It had been raining for days.
At first, it was cozy, playing games, watching movies, eating popcorn and drinking hot cocoa. But then, the humidity seeped into every corner of the house making it feel warmer than it was and we were ALL cranky. Including me.
Cabin fever had arrived.
So, I pulled out the rainboots, umbrellas, and jackets — got everything on all of us and by the time I was done, I was sweaty and more cranky. Finally, we stepped outside and instantly, I felt my mood lighten.
The sky was so much brighter outside, even though it was dark with rain clouds. I felt the tension melt away as I looked up into that overcast sky.
The air was fresher and cooler and the kids were entertained– and I saw their moods instantly lighten as well.
There really is one instant fix for crankiness, cabin fever, a bad morning, a child who is stuck in tantrum land, a baby who is teething and cranky, simply…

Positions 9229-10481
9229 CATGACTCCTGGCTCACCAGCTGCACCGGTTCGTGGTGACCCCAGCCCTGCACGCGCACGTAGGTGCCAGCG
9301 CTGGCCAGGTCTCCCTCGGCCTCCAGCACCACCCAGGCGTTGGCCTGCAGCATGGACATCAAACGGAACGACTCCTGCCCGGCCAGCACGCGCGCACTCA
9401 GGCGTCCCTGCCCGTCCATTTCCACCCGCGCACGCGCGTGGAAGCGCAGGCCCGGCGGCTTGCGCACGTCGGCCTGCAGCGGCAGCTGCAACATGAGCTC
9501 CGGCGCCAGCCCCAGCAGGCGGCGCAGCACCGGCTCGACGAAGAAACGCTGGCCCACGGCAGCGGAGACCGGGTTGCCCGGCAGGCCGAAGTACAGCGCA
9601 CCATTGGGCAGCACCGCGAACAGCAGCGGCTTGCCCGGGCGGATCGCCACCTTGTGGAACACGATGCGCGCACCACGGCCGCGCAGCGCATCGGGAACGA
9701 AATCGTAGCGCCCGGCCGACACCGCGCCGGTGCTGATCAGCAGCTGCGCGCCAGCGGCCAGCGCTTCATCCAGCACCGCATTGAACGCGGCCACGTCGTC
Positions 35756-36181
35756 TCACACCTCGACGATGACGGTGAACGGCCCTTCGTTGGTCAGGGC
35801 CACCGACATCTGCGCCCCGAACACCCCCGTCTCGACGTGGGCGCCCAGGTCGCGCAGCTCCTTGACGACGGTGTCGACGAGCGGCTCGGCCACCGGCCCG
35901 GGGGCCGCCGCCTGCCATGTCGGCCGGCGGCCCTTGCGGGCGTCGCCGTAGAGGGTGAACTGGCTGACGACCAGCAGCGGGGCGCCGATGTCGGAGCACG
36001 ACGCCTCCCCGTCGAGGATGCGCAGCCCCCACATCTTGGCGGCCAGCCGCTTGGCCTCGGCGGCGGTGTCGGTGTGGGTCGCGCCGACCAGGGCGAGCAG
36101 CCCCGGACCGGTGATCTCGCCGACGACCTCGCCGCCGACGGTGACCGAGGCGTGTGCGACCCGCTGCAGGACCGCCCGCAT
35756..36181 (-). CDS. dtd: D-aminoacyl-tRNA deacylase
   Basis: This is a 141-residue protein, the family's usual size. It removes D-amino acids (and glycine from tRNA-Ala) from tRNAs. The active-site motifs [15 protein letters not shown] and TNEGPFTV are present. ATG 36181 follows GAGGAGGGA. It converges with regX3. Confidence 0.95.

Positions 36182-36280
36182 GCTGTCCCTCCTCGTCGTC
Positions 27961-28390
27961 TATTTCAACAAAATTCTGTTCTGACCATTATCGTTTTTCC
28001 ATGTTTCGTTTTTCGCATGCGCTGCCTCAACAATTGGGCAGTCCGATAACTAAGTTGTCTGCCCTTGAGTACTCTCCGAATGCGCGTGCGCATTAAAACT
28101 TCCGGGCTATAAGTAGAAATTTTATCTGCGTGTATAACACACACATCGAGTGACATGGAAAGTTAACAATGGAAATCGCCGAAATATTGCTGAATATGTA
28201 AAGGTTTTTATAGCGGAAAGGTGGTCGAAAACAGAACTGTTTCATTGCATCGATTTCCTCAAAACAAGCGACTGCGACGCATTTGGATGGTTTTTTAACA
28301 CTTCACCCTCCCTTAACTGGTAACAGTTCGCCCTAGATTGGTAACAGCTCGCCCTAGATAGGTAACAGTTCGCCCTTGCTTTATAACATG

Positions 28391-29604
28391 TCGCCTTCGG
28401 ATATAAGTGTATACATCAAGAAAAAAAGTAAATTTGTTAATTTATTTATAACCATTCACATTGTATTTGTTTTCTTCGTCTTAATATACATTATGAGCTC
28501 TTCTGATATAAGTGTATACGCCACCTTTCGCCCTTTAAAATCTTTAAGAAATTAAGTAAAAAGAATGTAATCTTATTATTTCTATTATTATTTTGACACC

Step Outside into Nature.
Why? Research supports this idea that our moods changes, even our brains change when we are in nature. When nothing else worked to calm my son when he was a baby and fussing, stepping outside would always help. Even if it was in the middle of the night.
How Being in Nature Boosts Your Child’s Development
1. Being in Nature Calms the Mind
Children with ADHD show milder symptoms when spending time in green spaces — spaces with plenty of green grass and trees.
Maybe it’s that open sky that helps reduce over-stimulation.
Studies have found that when people walked in a green space that activity in the areas of the brain associated with alertness, conscious processing of information and frustration lessened, while areas of the brain associated with relaxed alertness, daydreaming, and meditative states increased.
Something about being under that open sky helps you transcend the daily grind and lift your mood. Engaging Alpha waves in your brain and lessening overstimulation.
2. Spending Time in Nature Makes You Feel Good (especially stay at home moms!!)
A series of studies showed that being outside can increase a person’s psychological and physical energy– make people feel more alive.
Studies have also found improvement in mental well-being after people move to a greener area — effects that were still true three to five years after their move.